Republicans at War

The Briefting, Vol. V, Issue 33 – This week:

  • Trump at war with congressional GOP
  • Incumbent at risk in Alabama Senate primary
  • A credible challenger to Flake?


Republicans at war: There is a great deal of frustration in Republican-dominated Washington. Obamacare repeal has failed, and the great fear is that tax reform, infrastructure, and other initiatives could suffer the same fate.

President Trump angrily took to Twitter last week to lay the failure of Obamacare repeal at the feet of Senate Majority Leader Mitch McConnell. And the feeling is mutual. Trump is upset enough about current developments that he is preparing to distance himself from the congressional GOP if necessary.

What does it all mean? Not too much in electoral terms. If Republicans suffer in Trump’s first midterm, history suggests it won’t be due to lack of presidential support. President Obama committed himself to be as helpful to his party as possible in both of his midterms. Both turned out to be disastrous for Democrats, and Obama’s involvement only made things worse in each case. In fact, by 2014, when Obama had learned to limit his appearances to safe Democratic states, Democrats lost the governorships in Maryland and Maine, where he had shown up to campaign.

Similarly, voters will likely either reward or punish Republicans in 2018 based on Trump’s effectiveness or lack thereof. Any attempts to separate the Republican president from the Republican Congress will likely be in vain, for better or for worse. The Republican Party is Trump’s party now, just as the Democratic Party of 2010 was Obama’s party.

So the McConnell-Trump feud might make for exciting television — after all, McConnell’s wife is Trump’s secretary of Transportation — but most persuadable voters will likely view Republican-controlled Washington as one part of the same lot.

Manchin for Energy? The defection of West Virginia Gov. Jim Justice to the Republican Party could become more than just a public relations coup for President Trump.

It also means that the appointment of Democratic Sen. Joe Manchin to any position in Trump’s administration would result in an immediate gain of a Senate seat for the GOP.

Although there is nothing concrete at this point, Manchin’s name is already being floated by the White House as a potential replacement for Secretary Rick Perry, who would in turn move into the new vacancy at the top of the Department of Homeland Security.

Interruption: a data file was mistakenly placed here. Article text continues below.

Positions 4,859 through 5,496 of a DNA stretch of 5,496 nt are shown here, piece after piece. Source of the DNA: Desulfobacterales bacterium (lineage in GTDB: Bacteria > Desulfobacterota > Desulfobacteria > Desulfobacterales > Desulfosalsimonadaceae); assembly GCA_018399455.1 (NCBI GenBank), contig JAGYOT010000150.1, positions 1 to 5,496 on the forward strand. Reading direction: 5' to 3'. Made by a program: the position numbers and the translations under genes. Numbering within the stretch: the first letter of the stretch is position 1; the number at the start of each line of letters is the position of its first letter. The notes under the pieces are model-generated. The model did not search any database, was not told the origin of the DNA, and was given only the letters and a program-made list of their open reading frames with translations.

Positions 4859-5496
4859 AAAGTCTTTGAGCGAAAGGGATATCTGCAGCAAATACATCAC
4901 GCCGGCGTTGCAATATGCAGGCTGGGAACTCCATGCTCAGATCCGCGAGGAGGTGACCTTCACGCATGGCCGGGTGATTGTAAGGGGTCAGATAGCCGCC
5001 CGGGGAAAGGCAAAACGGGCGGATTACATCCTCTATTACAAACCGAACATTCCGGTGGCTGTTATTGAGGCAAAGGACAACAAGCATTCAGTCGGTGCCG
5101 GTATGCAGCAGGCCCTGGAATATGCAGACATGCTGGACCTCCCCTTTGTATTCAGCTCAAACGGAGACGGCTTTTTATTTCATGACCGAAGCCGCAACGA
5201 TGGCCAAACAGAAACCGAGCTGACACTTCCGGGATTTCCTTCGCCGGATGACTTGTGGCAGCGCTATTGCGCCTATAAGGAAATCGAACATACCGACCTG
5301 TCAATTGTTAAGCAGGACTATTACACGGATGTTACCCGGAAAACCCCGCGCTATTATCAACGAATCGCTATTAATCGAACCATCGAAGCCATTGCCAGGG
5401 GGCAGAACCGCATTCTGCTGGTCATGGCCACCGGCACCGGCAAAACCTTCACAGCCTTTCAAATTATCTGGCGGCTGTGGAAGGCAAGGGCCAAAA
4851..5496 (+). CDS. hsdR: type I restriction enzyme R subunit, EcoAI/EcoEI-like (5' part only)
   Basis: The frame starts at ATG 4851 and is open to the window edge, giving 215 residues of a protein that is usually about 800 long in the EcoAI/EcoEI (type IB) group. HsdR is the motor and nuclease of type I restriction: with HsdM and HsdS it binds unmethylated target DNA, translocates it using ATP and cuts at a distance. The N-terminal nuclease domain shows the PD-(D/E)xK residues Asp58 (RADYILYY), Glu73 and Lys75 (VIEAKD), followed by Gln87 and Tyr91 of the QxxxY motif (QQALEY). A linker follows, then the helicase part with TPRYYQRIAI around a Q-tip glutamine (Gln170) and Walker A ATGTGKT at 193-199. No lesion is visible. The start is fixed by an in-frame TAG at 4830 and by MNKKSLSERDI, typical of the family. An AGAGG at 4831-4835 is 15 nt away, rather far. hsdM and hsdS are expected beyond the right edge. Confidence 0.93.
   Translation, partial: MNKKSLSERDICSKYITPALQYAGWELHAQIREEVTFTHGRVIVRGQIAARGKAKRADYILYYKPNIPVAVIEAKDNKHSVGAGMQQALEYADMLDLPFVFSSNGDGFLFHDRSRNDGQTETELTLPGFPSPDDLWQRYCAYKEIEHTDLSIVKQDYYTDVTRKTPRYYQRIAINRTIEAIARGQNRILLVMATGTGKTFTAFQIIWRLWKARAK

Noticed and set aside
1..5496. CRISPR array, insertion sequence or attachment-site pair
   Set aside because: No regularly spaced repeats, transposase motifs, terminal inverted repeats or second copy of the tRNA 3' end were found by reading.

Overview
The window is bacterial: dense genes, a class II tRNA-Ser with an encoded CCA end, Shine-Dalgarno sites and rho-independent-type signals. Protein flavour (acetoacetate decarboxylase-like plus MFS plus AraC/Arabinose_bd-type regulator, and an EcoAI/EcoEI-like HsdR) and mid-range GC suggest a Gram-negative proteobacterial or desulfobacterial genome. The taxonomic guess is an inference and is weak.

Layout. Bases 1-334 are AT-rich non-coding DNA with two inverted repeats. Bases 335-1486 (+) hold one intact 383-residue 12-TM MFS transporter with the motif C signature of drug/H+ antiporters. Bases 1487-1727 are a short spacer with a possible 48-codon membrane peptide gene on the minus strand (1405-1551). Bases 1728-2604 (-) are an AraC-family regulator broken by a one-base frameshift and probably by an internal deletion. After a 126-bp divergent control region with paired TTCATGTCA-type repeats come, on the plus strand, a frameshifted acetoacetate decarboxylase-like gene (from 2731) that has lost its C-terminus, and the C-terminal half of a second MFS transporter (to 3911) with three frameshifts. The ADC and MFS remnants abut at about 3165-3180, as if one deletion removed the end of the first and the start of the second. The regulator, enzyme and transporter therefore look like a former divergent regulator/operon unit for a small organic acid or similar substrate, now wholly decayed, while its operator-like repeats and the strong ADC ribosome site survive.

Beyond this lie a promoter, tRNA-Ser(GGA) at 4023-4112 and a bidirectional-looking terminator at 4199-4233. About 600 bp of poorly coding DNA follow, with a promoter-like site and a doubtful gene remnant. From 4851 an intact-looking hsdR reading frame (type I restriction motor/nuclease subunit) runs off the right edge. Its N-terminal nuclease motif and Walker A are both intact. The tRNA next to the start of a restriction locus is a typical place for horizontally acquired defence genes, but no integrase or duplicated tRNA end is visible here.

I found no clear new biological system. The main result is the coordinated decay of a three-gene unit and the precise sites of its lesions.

Manchin denies any discussions are underway about such an appointment. But not only would he be a perfectly acceptable secretary for most conservatives, it would also provide him with an easy and graceful exit in a state where the voters have turned very sharply against the party that dominated for 80 years. Manchin told a local newspaper on August 7 that he does not “give a sh*t” about whether he is re-elected. If he gets an appointment, he won’t have to.

As the last genuinely popular Democrat in West Virginia, Manchin has to be favored for re-election from the outset if he runs. But 2018 won’t be an easy or pleasant race for him by any means. Republicans haven’t had trouble recruiting top-shelf candidates — their primary will feature a showdown between U.S. Rep. Evan Jenkins and Attorney General Patrick Morrisey.

Morrisey won re-election last year by a modest (by modern West Virginia standards) 10 point margin. Jenkins, a former Democrat, won nearly 70 percent in his district last year, which had been the most Democratic area in the state. Again, Manchin would be a favorite against either, but not a prohibitive favorite.

Senate 2017

Alabama: Even as they feud in public, one area where Trump and McConnell are definitely united is their common desire to elect appointed Sen. Luther Strange to a full term in the Senate seat he took over from Jeff Sessions earlier this year. McConnell’s Senate Leadership Fund has poured millions into the race already on his behalf, and Trump offered Strange, as he put it on Twitter, “my complete and total endorsement!”